Season 2 Finale with Leroy Moore

April 29, 2023 01:16:53
Season 2 Finale with Leroy Moore
Disability Empowerment Now
Season 2 Finale with Leroy Moore

Apr 29 2023 | 01:16:53

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Show Notes

Leroy Moore is the co-founder of Krip Hop Nation, he is also an activist, author, and current PhD student at UCLA. In this episode, Moore dives into his experience growing up disabled in the 70s and his perspective on the birth of Krip Hop Nation. Find the transcript to this HERE. Follow Moore on Twitter […]
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Episode Transcript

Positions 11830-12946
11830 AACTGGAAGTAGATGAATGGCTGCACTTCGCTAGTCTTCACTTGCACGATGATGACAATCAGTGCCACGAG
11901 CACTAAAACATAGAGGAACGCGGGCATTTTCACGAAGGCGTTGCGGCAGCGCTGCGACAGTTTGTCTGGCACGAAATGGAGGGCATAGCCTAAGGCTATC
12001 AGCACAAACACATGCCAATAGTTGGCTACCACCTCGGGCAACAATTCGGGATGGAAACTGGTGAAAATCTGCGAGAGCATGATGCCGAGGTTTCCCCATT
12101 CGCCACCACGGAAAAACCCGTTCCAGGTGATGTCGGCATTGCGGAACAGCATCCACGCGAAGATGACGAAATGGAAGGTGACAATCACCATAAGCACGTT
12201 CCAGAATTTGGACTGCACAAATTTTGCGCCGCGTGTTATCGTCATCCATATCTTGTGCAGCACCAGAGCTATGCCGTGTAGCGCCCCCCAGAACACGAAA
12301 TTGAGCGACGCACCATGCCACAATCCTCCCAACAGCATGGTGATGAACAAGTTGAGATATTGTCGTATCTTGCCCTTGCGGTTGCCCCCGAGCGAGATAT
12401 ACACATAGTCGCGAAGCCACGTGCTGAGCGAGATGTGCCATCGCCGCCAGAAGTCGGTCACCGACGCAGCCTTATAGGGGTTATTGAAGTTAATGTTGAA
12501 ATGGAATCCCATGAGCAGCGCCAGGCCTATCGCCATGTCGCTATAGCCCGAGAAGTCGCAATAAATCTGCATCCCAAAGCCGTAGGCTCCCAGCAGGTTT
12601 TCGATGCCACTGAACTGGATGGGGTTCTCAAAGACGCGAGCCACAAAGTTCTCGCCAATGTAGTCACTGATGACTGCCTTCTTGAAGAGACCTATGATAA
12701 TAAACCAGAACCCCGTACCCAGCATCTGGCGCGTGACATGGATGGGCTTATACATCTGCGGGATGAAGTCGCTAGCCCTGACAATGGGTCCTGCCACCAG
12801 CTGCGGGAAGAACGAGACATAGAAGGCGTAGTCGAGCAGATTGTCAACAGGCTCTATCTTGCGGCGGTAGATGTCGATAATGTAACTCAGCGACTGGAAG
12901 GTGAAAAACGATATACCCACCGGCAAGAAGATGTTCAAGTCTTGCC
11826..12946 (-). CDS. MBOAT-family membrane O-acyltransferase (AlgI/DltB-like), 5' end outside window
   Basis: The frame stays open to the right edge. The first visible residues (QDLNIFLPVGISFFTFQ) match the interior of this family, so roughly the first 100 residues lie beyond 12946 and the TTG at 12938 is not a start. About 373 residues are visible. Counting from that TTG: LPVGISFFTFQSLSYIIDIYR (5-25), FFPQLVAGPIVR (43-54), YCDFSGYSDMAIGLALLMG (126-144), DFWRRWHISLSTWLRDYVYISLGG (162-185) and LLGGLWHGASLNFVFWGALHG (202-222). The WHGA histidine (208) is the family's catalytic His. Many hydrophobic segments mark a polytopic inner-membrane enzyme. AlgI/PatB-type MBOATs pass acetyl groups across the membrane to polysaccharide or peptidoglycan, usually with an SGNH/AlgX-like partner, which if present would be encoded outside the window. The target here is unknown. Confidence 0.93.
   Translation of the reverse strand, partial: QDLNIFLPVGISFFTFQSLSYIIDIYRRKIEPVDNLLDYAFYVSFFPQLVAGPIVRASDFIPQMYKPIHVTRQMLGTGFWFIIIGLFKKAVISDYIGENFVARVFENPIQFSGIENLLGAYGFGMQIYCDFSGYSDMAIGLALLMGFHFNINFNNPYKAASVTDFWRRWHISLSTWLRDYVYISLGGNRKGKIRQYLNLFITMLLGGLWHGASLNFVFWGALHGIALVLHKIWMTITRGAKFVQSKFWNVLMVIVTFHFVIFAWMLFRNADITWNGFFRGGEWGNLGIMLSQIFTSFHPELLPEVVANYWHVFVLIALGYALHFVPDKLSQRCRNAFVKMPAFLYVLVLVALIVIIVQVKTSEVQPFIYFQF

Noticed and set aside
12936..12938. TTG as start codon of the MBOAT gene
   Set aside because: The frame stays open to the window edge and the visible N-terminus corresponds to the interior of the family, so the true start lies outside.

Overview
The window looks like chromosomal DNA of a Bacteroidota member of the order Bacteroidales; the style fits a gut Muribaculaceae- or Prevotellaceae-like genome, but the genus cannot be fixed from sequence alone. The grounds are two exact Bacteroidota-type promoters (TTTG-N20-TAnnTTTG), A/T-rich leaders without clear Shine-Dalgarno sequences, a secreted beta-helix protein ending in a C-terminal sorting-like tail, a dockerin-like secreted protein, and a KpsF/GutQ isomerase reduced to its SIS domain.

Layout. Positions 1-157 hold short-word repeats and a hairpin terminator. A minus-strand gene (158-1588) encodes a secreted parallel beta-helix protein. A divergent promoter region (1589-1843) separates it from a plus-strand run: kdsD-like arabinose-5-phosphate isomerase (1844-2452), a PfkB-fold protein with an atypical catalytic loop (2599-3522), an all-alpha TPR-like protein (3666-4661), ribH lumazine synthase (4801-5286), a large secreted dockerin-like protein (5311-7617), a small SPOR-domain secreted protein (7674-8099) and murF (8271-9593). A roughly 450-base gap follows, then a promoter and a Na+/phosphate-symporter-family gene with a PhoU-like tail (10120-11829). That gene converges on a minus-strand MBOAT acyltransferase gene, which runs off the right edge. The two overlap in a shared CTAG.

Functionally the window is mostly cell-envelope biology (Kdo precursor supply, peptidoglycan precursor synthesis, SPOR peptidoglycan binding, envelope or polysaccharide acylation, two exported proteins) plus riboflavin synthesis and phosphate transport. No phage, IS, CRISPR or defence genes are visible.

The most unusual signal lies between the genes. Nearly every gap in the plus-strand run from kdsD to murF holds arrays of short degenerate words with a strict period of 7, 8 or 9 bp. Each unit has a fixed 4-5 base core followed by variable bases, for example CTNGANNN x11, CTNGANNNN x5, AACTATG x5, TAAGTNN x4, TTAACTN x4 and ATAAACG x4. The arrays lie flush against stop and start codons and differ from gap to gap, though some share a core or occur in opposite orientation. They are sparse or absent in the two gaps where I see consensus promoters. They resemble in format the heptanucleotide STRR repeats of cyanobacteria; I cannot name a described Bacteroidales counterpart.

Keith: Welcome to Disability Empowerment Now, Season Two finale! I'm your host, Keith Murfee-DeConini. Today I have the pleasure of talking to Leroy Moore, who is the co-founder of Krip Hop Nation, an activist, author, and current PhD student at UCLA. Leroy, welcome to the show. Leroy: Thank you for having me. Thank you so much. Keith: So I interviewed your fellow co-founder, Keith Jones at the start of the season. Let's start there. I already know the answer but for those listeners who don't, how did you first meet Keith Jones and develop the idea of the idea, the genesis for Krip Hop Nation? Leroy: Yeah, so Keith Jones, we first met online on MySpace. This was before Facebook, so MySpace was up. I was coming from the radio station I used to work at called KPFA in Berkeley. And we did a three part series on hip hop and disability. I came home and I put up a statement on MySpace about Krip Hop, what I wanted to do, and I saw Keith's first single, he put out back then. So he started to talk and that's when we started to talk online and we met face to face at the DMC in Boston back in 2004, and then that's when we really, you know, put things in motion. So it was me, Keith, and before Keith I met Rob Da Noise Tempe and he was the DJ for the Sugar Hill gang. He passed away a couple years ago, but I met him before Keith in Brooklyn, New York. So he was really me, Rob, and Keith. But really I started Krip Hop, I put it on paper. I did a radio show about it then. Then I went out and I got people like Keith and Rob. Keith: So crip is usually spelled with a c but you'd spell it with a k. Can you walk us through the genesis and meaning behind the spelling crip with a k? Leroy: Yeah. So crip with a c, everybody knows crip with a c from the Crips and the Bloods in LA. But of course we know before that the whole word crippled, you know, was leveled against us, you know, back in the twenties and thirties, and forties and professional and all that, but it really became popular under the Crips and the Bloods and came to hip hop. So what Krip hop wanted to do is take back that name and just like Hip Hop flip it into a positive and really talk about, you know, the history of crip, crippled and you know, just make it as a Hip Hop thing. Yeah, that's the reason why we changed the c to the k, you know, just to make it a little on separation from the Crips and the Bloods. So even, you know, in Hip Hop you flip something and you make it positive and that’s what we want to do. Keith: So Leroy, you are also a very good poet. What drew you to poetry? Leroy: So I began to read and write poetry when I was an early teenager, you know, growing up disabled in the seventies. You know, it was a totally different environment back then. Of course I was born in 88 and even before I was born it was. So, you know, growing up black and disabled, you know, you're spending a lot of time alone. So in my alone time I just started writing and writing poetry and short stories and articles. So I mean, that's when I got hooked onto it and my father took me to go see The Last Poets in New York. We were living in Connecticut, so we drove up to New York and that is when I saw the Last Poets, I call it the Godfather of Hip Hop because they were doing spoken word in the seventies. So when I saw it I was like, oh, okay. Yeah. And that's when I really came out as a poet and also like it came out in the middle of the nineties because I traveled to the UK after undergrad because they had a black disabled movement. So I went to go check it out. And that's when I started to do open mics. I was like oh, what the hell nobody knows me around here so I might as well do an open mic and that’s when I started doing it. I came back and have been doing it ever since. In the Bay Area in the nineties, in the mid nineties open mic poetry was hot. AHad open mic. So I joined a couple groups like magazine and poets and also I ran my own non-profit and what we call disabled poetry and we used to be around and do poetry. So that's, you know, that's how I fell in love with poetry. Keith: So could you tell us about your childhood and growing up disabled, while black. I hope I'm using that term correctly, Keith Jones told it to me, because I am very interested on that perspective. You grew up in the seventies and that was before my time and so please, tell me about that. Leroy: Yeah. Growing up black and disabled in the seventies was kind of lonely at first, but I got really involved with my parents' activism. My mother, my father were loosely connected to the Black Panthers. So we used to go to house meetings and stuff like that. My mom fought for my education. She got mainstream before the IDA, individual disability act, she took the school to court to get me outta special education, and get me in the quote unquote mainstream with the teachers aid back in like ‘73, ‘74. So yeah, I mean, I was lucky to have parents that were really positive about my disability and wanted me to learn about, you know, being black and disabled. My mom put on this black opera called Corgi and Best and that's when the first first time I saw a black disabled man on TV, I was freaking out, I was like wow mom, I am on TV, because Corgi had a physical disability. So that was the first time I saw that on TV. So that, plus my father’s record collection changed my life, because my fathers record collection was huge. This is of course before CDs. And I used to go downstairs in a place where the collection was, and I saw a lot of black, disabled blues singers, you know, blues singers that had dark sunglasses on. I saw blues singers that had like, I saw soul singers like Robert Winters on crutches. So I was like, oh my God, this is me. You know? So between Pogie and seeing my father’s record collection, that gave me a really strong foundation of who I am as a black disabled man. So from there and from my mother's advocacy, I started to do my own advocacy. And that happened in grade school when me and two other black disabled boys would get together and do letter writing. And this was before computers, so we had to write letters. So we wrote letters to a lot of media outlets and black leaders about not seeing black disabled people on TV. And this was back in the early eighties, you know, so we wrote like Jesse Jackson and, you know, Oprah and all these people. And really nobody had any answers for us. So that's when, you know, my advocacy became more on race and disability and being black and disabled, you know, back then, you know, no one was really talking about it, you know, it was more, you know, trying to fit in, in certain organizations. I grew up in this non-profit organization called United Cerebral Palsy Association, and my mom always knew how to put things in front of me. So my mom took me to this organization and come to find out that the director at the time was a black disabled woman. So when I saw that, I was like, oh God, what? You know. So I got involved with it. It's called a UCP. It's short. So I got involved with UCP’s summer camp program. I was a camper and I worked there and I worked there for years. I was the director for the last couple years. I also did their sports program. I went to the Paralympics back in 1988. So, I used to volunteer there. So I had a long history of being involved in disabled organizations and yeah nonprofits at the time. Keith: Thank you. So tell me about how you came to define the term, and please correct me if I'm pronouncing this incorrectly, Afro-Krip. Leroy: Yeah, Afro-Krip came about around four years ago, because, you know, like I said, I traveled to the UK. I traveled to Canada. I always had this interest in going to South Africa. In high school, I was really interested in apartheid and how apartheid dealt with people with disabilities. So I've always had this international view of a disability and that's one thing that really gets me. I think that this community needs to outgrow it, is that we still look at it as an “I” story. We don't look as a “we” story. So, you know, going to the UK, going to Canada, I realized that there's disabled people everywhere and there's black disabled people everywhere. You know, when I found the Black Disabled Movement in London, England, and they had one in Canada, Toronto, and they had a big one in South Africa. So a couple years ago I was like, you know, we have afro anything, you know, afro rican, afro brazilian, but how about Afro-Krip. Dealing with disabled people that are from the African diaspora. So I put that out, you know, knowing that once again, that, you know, disability, disability, culture, disability history, disability music, disability activism is international, not only the US. So I wanted to put out terminology that we can all get under with, you know. If you are afro and you’re disabled and you’re coming from different parts of the country or, you know, different parts of the world, we can say, well okay, we are Afro-Krip but, you know, people need to have a good outlook on disability and on self-empowerment before understanding Afro-Krip cause, you know, cause of course, you know, being disabled, we have, a lot of us have internal ableism. You know, because we don't see ourselves and when we do see ourselves, it's negative. So because of that we have this internal ableism, about our own self. So if you had that internal ableism then you are not going to fully get Afro-Krip. Because Afro-Krip is going the opposite way, saying that we're proud of our disability, the history, the culture, and the music. The way our struggles that we can all connect on internationally. So in the long run, Afro-Krip is for people that really wanna stand on and make a better foundation for black disabled people all over the world. Keith: So for those listeners who don't know the terms ableism or inner ableism, could you talk about those terms because they're important as you just alluded to? Leroy: Yeah. So ableism and another activist, disabled activist TL Lewis has a definition of ableism, so I would, you know, tell people to look TL Lewis up on Twitter. But, you know, ableism from my point of view is, you know, like racism, sexism is, it's discrimination against people with disabilities. So it's not only an attitude, it's the action of putting that attitude into action. So, for example, for me being a black disabled man, I'm always stopped by the police. Always. And it is the most weirdest thing I go through. I get stopped by the police and that's ableism because they see a black disabled man, so that equals a black disabled man that is, you know, houseless or that is doing something wrong in their mind. So that's turning into ableism because you have a negative attitude towards the person and you are acting on that, you know, stopping me for no reason, just because I'm black and disabled. That's ableism. So I just wanna make that clear, ableism is more than just thinking of something, but putting that into action, putting that into writing, into negative policies, putting it into you know, police brutality, you know, hate crimes, so yeah. Keith: Can you tell me the difference between black ableism and ableism? Are they totally different or do they intercept anywhere? Leroy: No, I think it's totally different. I probably stand on my own about this but I think it's totally different because the black community has a totally different history than any other community. You know, because of slavery, because of Jim Crow, you know, because of all that, you know, we have a different kind of thinking toward disability and that's one thing that I preach about is that although the disability community has, you know, we have rights, you know, we have disability studies, disability arts and it is really good, you know, and of course I benefit from it, but on the other side because of racism and, you know, institutional isms, all of that education and all of that awareness and all that growth that the disabled community enjoyed, did not reach the black community. So the black community is still in the model of, almost like the religious or the medical model of disability and the religious model is, you know, you can be healed from it. In the medical model of disabilities it is you know, you can get operations, you can overlook it. So because we never got the education and the awareness to move up to the social model of disability, or even now that disability justice model of disability, because we, under the black community, hadn't had that education, they deal with black ableism, and black ableism came from, you know, slavery cause under slavery, you know, the black disabled body wasn't worth anything it was like kill 'em or try to hide it or pity, you know, so the community never had the education to come up and out the religious model, medical model of disability. Because of that you had the growth of black ableism in the community. I mean, we still have a lot of people in the black community that still use handicapped to talk about people with disabilities. I mean, we all know that that term is so outdated, and it is not only terminality, but like I always say, people, and not only black people, people don't see disability as a political, historical, artistical, kind of identity to study, to talk on, to come from. So if you, if you don't see that in that way, then it's easy to erase or put into the category of like okay, disability is only without having services or overcoming. So there's two ways you can have services, you know, you can collect a paycheck or you can, you know, get services or you can overcome them. So in those two ways, that excludes, you know, our history, it excludes our artistic history, it excludes our activism. So, yeah. Keith: So we've been friends on Facebook for a few years and I graduated in 2019 with a masters degree in Disability Studies. Could you talk about your view of the current disability studies and why, and how it needs to change to be more inclusive? Leroy: Yeah, yeah. That's a hard one. Yeah. You know, disabilities, you know, all, I have to be honest and it's really hard to say sitting at UCLA. But anything that we learned in institutions in higher education came from the community. You know, not only disability studies, but black studies came from the community. Poetry came from the community. So with that viewpoint is that, you know, disability studies came from the Disability Rights Movement, you know, it came from, you know, histories of oppression, you know, put on people with disabilities. So, I say that, you know, all these studies are kept as important if they're connected to the community. So the community needs to check the university and say, okay, yeah, you are doing disability studies, right? Or, you know, your quote unquote academic theories don't touch the community. So, saying that, I think the studies nowadays have, and all studies go through this, have been institutionalized so much that it's hard to come from the community and really see a mirror. I think that's the catch 22 when you make things institutionalized, you know, when you make things a study. I mean the good point is that it's part of the university that students can take it and that's good and to just be honest the bad thing is that it stays in the institution. And sometimes it doesn't get updated, you know, so that's the catch 22 of being a study in the university. I just put it on Twitter, what was it called a couple days ago? I said, there's no sense of having radical studies. So we see that there's like radical black studies, radical disabled studies, but universities are not radical. They're liberal at best. So naming anything radical that's coming out of the university is for me, it's kinda iffy and that's why I think, well that's why I know that Krip-Hop nation, one of my goals of getting this PhD is to serve the Krip-Hop Institute in the community. So people can come to the community and get political education, you know, listen to Krip-Hop and all that stuff. You know, back when I grew up, a lot of activists went to community centers like YMCA to get political education. Now, we put everything on universities. I don't think that's fair and I don't think that reaches a lot of people, and a lot of people are not going to be accepted at a university. And also like I said in the beginning, community scholarship is important and we must keep that so we can, you know, always remind these studies, disability studies, black studies, women studies to remind them that their connection in the community, it is not only the higher education. Keith: Do you view a difference between disability rights and disability justice and do they intersect or are they completely different in your view? Leroy: Well, you know, being a person that was there when disability studies was born, I was one of the co-founders of blank, you know, everybody, you know, we started this and that is one thing that's really, it's really freaking me out lately. I mean, it's really freaking me out lately because we started disability justice for the community. For communities of color, queer, transgender communities, you know, and we had trouble, like I said, getting into black brown communities doing disciplinary justice work because there's so much work that needs to be done even before getting into disability justice. But, you know, disability justice was born out of you know, people of color, people that are queer, people that are straight, people that are transgender saying that, yeah, we benefit from disability rights, but we also recognize their internal isms and kept a lot of black and brown and queer and gender disabled people out fully and not only physically but their political education. So that's why blank studied disability justice and, you know, it's interesting because, you know, we always see something that you started to grow and, you know, grow in different ways. You know, of course we don't wanna hijack anything we want things to grow, but also seeing the growth and seeing that now disability justice is in, you know, foundations, it's in academia, it's in almost everywhere except the black and brown community where we wanted it to be. So it's a catch 22, you know, of birthing something and then watching it grow and seeing that, you know, when you let things go, you see how it grows and you see it like, okay, that was not our vision, but, you know, we had to let it grow and come back. So disability rights, you know, I started talking to you about my blah blah, like mother taking the school or to court, you know, she used rights to do that in that situation. So it's not either or. It's both together. And we have to recognize that, you know, disability justice is really, you know, was born and was for people that did not benefit from the Disability Rights Movement, you know? So, you know, I would love to see disability justice continue to grow and also to come back to the communities where there's work there is work that needs to be done. So much work that needs to be done in the black and brown, people of color, poor people, communities around disability justice. Because that's where the hard work is gonna happen, you know? You know, we can't change that disability justice is in academia or you know, at grant foundations, you know, we can't change that, but we definitely need to get it back to the community and one way to do that is to have more community spaces for it. I think that's what's missing is that, like I said, everybody puts everything on educational institutions. You know, are you gonna learn this from, you know, going here? You're gonna learn this in your master degree but, you know, there has to be community spaces. You know, in the Bay Area, in simi valley you also have the social justice house in Oakland that DC Milburn started, you know, hopefully in a couple years you know, Krip-Hop Institute will be open. So yeah, there needs to be more community spaces. So we can do that education. Keith: Yeah, I agree. So, in 2020 Krip-Hop Nation was selected to work on the music, specifically the theme song, to the Netflix documentary about the Paralympics, Rising Phoenix and the following year 2021, Krip-Hop nation won an Emmy for their work on the theme song. Tell me about that. That seems like to the outsider that you've quote unquote made it. Do you feel that way or not, and why? Leroy: Yeah. I mean, that opportunity was incredible. You know, the producers came to Krip-Hop. They came to me first and said that, you know, that they wanted the theme song to be, you know, performed by Hip-Hop artists with disabilities. So, you know, I connected them with the artists as they're on the song now. So that was a big opportunity for us. You know, winning an Emmy was good, you know? You know, that is a huge opportunity for black and brown disability people to get, and I also know at the same time that, you know, although we have an Emmy, I'm still struggling, you know, Keith Jones is still struggling and, you know, I'm more as a we thing, and you know, I know that that song has uplift a lot of people internationally and also II see it as a stepping stone. You know, I don't see it as, as, okay, we made it, you know, because the music industry is, I just have to be honest. It's dead, you know? And that's a good thing because the music industry is so corrupt. I mean, I helped to put Krip-Hop together, not only for my sake, but teaching people that disabled musicians have been here since the blues. You know, disabled engineers have been here since the Freak Show. So it's not, you know, patting myself on the back. It's really telling the music industry, the entertainment industry, that they have skeletons in their closet and they need to recognize that you know, this ableism has been all through the music industry. Black Blues musicians have been ripped off by the music industry. You know? You know, so for me, I mean, that's the reason why I do it, is to really put the whole history out there and also at the same time give a picture to a young black disabled Leroy out there that wants to do Hip-Hop. So now, he or she or they can go to the internet and see Krip-Hop. Because when I was growing up, there was no internet, but also there were no, you know, people that looked like me that were doing music, you know, like cause they grew up in Hip Hop. They grew up in the seventies. So I remember Hip Hop on the corner, I remember Hip Hop being diverse too, before it got that bling bling. So when it was on the corner in New York and I grew up in New York too. In Connecticut, I used to see, you know, disabled people break dancing and so I used to see that. So, a long, long story short is that, you know, the Emmy and all that stuff is a good mirror for young disabled musicians that wanna do music. And not only musicians, but also disabled people that wanna work in the music industry that's not on the stage. You know, I'm not a musician, I'm a poet, but I consider Krip-Hop part of the music world, I say, because they are not the music industry but they are a part of the music world. Keith: So you say you are a poet, and I can confirm that I've enjoyed reading your work in the past. Tell me about your written work and how you came to write. In 2018 you wrote and published a Krip-Hop Graphic Novel under Poor Press Magazine, or Poor Magazine. Tell us about that experience. Leroy: Yeah. Yeah. Me and Poor Magazine go back a while, I think since ‘94, ‘93, something like that. Poor Magazine is this press that publishes authors, artists, activists that are poor. Usually you don't see that in the press, you know, so, POOR Magazine. So my first book, a Chat Book at the time, that came out in ‘96, ‘97, something like that. My first Chat Book was titled Black Disabled Man With a Big Mouth and a High IQ and it was my poetry at that time and most of my poetry is political poetry, talking about issues of race, disability, police brutality, poverty, all that stuff. So POOR magazine published my first book. POOR Magazine and I started what's called POOR Poets and it is a group of poets and artists and we used to go around the Bay Area doing poetry. We started that in the nineties and it just grew from there. I wrote poetry and, you know, I was doing my own nonprofit. We had our own artistic outlet called New Voices, disabled poets and artists of color, and we used to go around and do poetry and make books. And now my poetry is still with me and I still write poetry and songs. I write more poems about graduate school and how graduate school sometimes will beat you down just to reshape you. So that's what I've been writing about lately. But, yeah, I mean poetry and it's just another, I see poetry as like an artistic outlet as activism. Keith: So you got accepted into the PhD program of Emplogy at UCLA. Why did you choose that specific field and what is your overall experience of being a PhD student with a disability? Leroy: Well, first of all I wasn’t thinking of going back to school to get my PhD I was just doing the work of Krip-Hop and UCLA reached out to me because at the time, now my advisor, Elaine, was writing his Hip-Hop book and his assistant graduate student, Stephanie Parks, knew about my work because she has an autistic son and her autistic son likes Hip-Hop. So she knew that I was doing Krip-Hop, so she told Elieen and me and Stephanie collaborated on a chapter in that book. The book just came out a couple weeks ago. And, you know, after doing the chapter, Elaine and Stephanie were like, Leroy, you should do a PhD. You've been doing the work for so long, you might as well get a PhD. And I was like, oh, okay and you know, of course, you know, the big thing was funds but they told me that, you know, it can be covered, you know, the funds and stuff, you know, it could be covered. So I was like, okay, cool. And, you know, took the GRE and all that stuff and now I'm here. This is my second year going on my third year, you know, I'm totally blessed to be here. Elieen my advisor now, he's my advisor and he's started this Hip Hop Initiative at UCLA and he has and wants to put Krip-Hop front and center. That's huge. I've been on the College Elected Circut lecturing since ‘98 and nobody has really, you know, supported Krip-Hop at university level. Of course, you know, we have gigs and stuff like universities, but you know, nobody opened up the door like UCLA and it's like, you'll come here and we'll support Krip-Hop and we will put Hip-Hop and disability together. Keith: So, speaking of the forthcoming Krip-Hop Institute, tell me what are your, to use a very overused phrase, what are your hopes and dreams of that institute once it opens and what are your goals for Krip-Hop in the future? Leroy: Yeah, the Institute is huge, you know, we wanted it to be open before the Olympics and Paralympics come to LA because they are coming to LA in 2028. So we wanted this Institute to be open before that because we wanted to have the few Paralympic athletes come to the Institute. But the Institute is gonna be a place where, you know, you can get political education around activism and disability, you can also, you know, have a music studio for Krip-Hop, a visual art gallery because for the last five years, I have been hiring disabled artists to do paintings and art for Krip-Hop so now we have, what, 12 different pieces from all over the world from disabled artists. So we're gonna have an art gallery, we are also gonna have what's called International were my vision is to have Myers on the walls where Krip-Hop chapters can talk to eachother. on, on the walls where this, where Crip chapters can talk to each other. So CRI chapter and Johan Africa can talk to in Toronto, Canada. So we want this international floor and we want Apple to really take it over and really, you know, and do it right. So really, you know, because I grew up in New York. I used to pass all these museums I used to pass what called So looking, they, um, this, um, library, black, black Archives library, the Somberg. So I used Tomberg in Harlem and I told my like, one day I, beberg is black museum and library and has archives of all black scholars and black activists. So, so I, I see. I see the Hop Institute being the linkage of these other museums and, um, cultural that don't have black disabled history in, in them. So I see, you know, their institute coming to queer to learn about how to really put this way history into their own museum, into their own archives. So, so that's, so that's the, of course, we want the Hop Institute to go global, you know, to have chapter everywhere. We're talking to our. Inza wants build a school and we talking about buying teach Hop. Keith: So, so, so yeah. So I've seen, I see Hop Institute going internationally, so I've seen and heard Keep Jones and you Huge. The, the walk a lot. Yeah. Could you. I have some understanding of that term due to my interview early starting the season with Keith. But could you describe what the walk means for the, and why it is important? Leroy: Yeah. The meetings that we had to go to, in the community, you know, just to get, just to get people to. Recognize that Hop Institute needs to be there. You know, the word goes beyond, you know, Facebook. You know, it's long that people don't see. It's the long, it's the money that you put into it, you know, before having like a big grant, a big funder, you know? We always say that we have been doing this on an SSI budget. Budget, and we have, there's no big funder, there's no grants. It's us doing the work. You know, putting our hair down and doing the work and, you know, constantly building up to a different platform, you know, I mean, with me and Keith and Rob and, you know, doing little events in the, to me now, now we're, and you chapters all the, you know, that's almost 17 years of work that, that, that really only a few people saw, you know, so, yeah. I mean that's, that's what's Paul doing. The work is outside of the media, outside of social networks. What other people don't see. But, but things that need, need to go forward to get to the point where people see it. Keith: So if there are any aspiring advocates who want to get in to self advocacy, adds their professional and all personal life, what, all three to five tips you would give them? Leroy: Well, first is to really know yourself. I, you know, like my mother kept on going back to my parents. They put me in front of Porky and Best cause they wanted to see they wanted me to see myself. So that's the first thing you gotta see yourself and you have to have some kinda empowerment of yourself. So what, what I say is different, just being disabled, but it is different than politically disabled. And that being politically disabled is really, you know, knowing about your history, your culture as a disabled person, knowing the activism, all that, and having the sense of, of that is your identity and being proud of that. So that's, so that's number one. Number two is really getting to know your area, you know, out my area is crip hop and, you know, and other things like police brutality. Police brutality. I really know the area because I was in it for years and years. So yeah, really get, get to know your, that, that, that you are interested in, you know, get to know it, you know, be around people and know it, you know. Like my mother, you know, put me in the, you know, that summer camp I was surrounded by disabled people. Yeah. You know, one, one to get those two together then, and, you know, and you know, be, ask, ask for what, what you want. And don't, and don't, don't let anybody, um, say that you're, you not worth it. And I, I, I get that a lot. I get that a lot. I mean, I get people that want me to speak for pennies. What? Get, and you want me to come in, like, serve for pennies thing? You just, you just have to say no. Move on. Cause you're, cause you, at that point, you, you put in the work so you deserve to be of your work. And that's, you know, people, your contract, your feet that you asking reflect, you know, what, what you want then. And yeah, you just, you know, you have to make choices and sometimes you just have to say no and move on. Keith: So I hope that both people with disabilities and people who have yet to discover and embrace their own disabilities, listen to this podcast. Add my What do you hope people with Disabil take away from this episode and what do you hope that people who have yet to discover and braids their own take away from episode showed? Leroy: That's a good question. I think people that, that embrace their disability now take away on this episode is one, is that you matter. You know, not only you matter, but the, you is a we and there's so much, um, disability, arts, culture, music identity out there, and we, we just have to grab it and bring it, bring it more to the forefront. Um, yeah, that, and then people don't have that, um, that empowerment yet, is that, you know, slowly. Oh, they get it. There's, I mean, today there's, there's, there's no reason not to have it. Cause it, it's right there. It's so easy. It's on the internet, you know, it's everywhere. You know, just, you know, going back to, you know, it was harder cause, you know, we had to search for it. It wasn't as easy as today. And I'm not, I'm not saying that everything is easy cause there's still peer pressure, you know, it is not popular being out and disabled, you know, and I understand the peer pressure for teenagers and even younger people that wanna blend in. But I'd say you can blend in with your full self, you know. Keith: Leroy, if someone would like to contact you or learn more about Krip Hop and it's mentioned, how would they do that? Leroy: Yeah, he can email me. I know use email gmail com on Facebook, Twitter. Yeah, it's easy. Easy to get in contact with me and you know, if you're a college student and you're looking for an intern, this is a really exciting time to be an intern for Krip-Hop because we are, you know, doing the institute, you know, we're growing into a foundation, you know, especially globally. So, you know, you can be a part of it if you, you know, want to do an internship. Keith: I want to thank you for coming on and talking with me today. I hope you'll come on again, particularly when the KripHop Institute opens and tell us all about it. I do hope that we get to meet in person one of these days and keep writing my friend. Your writing is incredible, just as your advocacy. Thank you for coming on and for providing me with a wonderful send off to season two of Disability Empowerment Now. Leroy: Yeah. Thank you for having me. Keith: Well, folks, that is the end of season two of Disability Empowerment Now. I would like to thank all my guests throughout this season for helping me craft this season. Season three premieres this fall, and I cannot wait to share it all with you. Thank you for listening. Keith: You have been listening to Disability Empowerment Now. I would like to thank my guest, You, our listener and the Disability Empowerment Team that made this episode possible. More information about the podcast can be found at DisabilityEmpowermentNow.com or on social media @disabilityempowermentnow. The podcast is available wherever you listen to podcasts or on the official website. Don’t forget to rate, comment, and share the podcast! This episode of Disability Empowerment Now is copyrighted 2023.